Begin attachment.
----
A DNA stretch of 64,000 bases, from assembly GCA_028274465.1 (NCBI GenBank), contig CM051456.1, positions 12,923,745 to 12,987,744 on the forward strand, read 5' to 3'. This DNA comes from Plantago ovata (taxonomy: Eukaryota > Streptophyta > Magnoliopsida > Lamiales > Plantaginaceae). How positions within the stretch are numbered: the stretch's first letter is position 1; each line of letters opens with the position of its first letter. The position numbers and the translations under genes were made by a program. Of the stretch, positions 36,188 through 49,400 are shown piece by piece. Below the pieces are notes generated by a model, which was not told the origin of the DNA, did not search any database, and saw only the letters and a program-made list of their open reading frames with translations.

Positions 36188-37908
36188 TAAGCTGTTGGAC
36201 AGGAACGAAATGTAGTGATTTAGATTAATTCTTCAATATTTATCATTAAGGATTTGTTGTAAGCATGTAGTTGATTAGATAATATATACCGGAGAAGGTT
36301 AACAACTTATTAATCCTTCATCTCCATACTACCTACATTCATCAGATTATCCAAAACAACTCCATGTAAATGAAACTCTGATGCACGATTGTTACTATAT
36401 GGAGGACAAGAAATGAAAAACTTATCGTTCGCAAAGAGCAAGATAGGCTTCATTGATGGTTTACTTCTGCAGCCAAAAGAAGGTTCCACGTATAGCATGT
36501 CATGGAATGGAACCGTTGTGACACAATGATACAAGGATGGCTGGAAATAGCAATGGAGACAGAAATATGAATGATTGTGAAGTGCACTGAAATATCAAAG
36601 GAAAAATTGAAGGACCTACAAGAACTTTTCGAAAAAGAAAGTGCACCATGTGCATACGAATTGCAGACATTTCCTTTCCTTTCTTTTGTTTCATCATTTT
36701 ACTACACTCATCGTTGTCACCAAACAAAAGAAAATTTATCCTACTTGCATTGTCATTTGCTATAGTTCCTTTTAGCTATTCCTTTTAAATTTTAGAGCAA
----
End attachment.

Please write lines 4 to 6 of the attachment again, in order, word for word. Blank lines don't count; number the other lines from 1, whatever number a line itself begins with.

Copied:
36201 AGGAACGAAATGTAGTGATTTAGATTAATTCTTCAATATTTATCATTAAGGATTTGTTGTAAGCATGTAGTTGATTAGATAATATATACCGGAGAAGGTT
36301 AACAACTTATTAATCCTTCATCTCCATACTACCTACATTCATCAGATTATCCAAAACAACTCCATGTAAATGAAACTCTGATGCACGATTGTTACTATAT
36401 GGAGGACAAGAAATGAAAAACTTATCGTTCGCAAAGAGCAAGATAGGCTTCATTGATGGTTTACTTCTGCAGCCAAAAGAAGGTTCCACGTATAGCATGT